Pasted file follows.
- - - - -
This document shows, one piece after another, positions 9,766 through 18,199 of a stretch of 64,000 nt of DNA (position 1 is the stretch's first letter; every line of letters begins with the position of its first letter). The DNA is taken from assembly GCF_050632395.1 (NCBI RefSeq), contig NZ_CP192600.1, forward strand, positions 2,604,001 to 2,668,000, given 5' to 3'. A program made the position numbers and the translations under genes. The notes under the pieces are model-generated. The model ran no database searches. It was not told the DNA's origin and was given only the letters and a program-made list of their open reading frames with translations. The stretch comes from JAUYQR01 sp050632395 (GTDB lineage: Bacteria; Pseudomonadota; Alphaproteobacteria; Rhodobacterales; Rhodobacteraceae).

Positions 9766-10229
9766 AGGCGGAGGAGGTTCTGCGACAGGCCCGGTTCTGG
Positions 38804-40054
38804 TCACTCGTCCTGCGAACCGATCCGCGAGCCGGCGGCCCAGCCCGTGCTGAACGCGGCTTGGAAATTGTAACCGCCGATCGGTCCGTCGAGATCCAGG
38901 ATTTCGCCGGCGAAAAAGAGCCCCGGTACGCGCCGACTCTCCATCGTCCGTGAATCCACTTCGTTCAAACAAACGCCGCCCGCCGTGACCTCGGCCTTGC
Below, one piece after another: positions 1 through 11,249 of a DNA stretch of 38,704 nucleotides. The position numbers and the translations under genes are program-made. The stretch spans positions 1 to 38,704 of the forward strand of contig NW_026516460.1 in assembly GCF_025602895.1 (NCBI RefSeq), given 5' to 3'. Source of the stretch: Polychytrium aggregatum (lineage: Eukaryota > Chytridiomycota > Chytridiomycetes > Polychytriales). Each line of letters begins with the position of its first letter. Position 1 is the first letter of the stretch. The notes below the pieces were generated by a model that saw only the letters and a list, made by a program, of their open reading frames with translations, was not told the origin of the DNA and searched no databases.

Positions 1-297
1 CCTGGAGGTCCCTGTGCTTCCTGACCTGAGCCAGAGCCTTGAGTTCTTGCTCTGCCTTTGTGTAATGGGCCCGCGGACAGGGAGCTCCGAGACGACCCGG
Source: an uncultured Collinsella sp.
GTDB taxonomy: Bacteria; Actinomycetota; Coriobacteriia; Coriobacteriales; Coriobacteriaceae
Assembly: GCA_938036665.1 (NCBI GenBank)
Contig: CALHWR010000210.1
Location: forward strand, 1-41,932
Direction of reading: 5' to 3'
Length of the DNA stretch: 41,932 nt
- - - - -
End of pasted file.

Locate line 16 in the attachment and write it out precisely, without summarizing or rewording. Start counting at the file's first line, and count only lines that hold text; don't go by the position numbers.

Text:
Length of the DNA stretch: 41,932 nt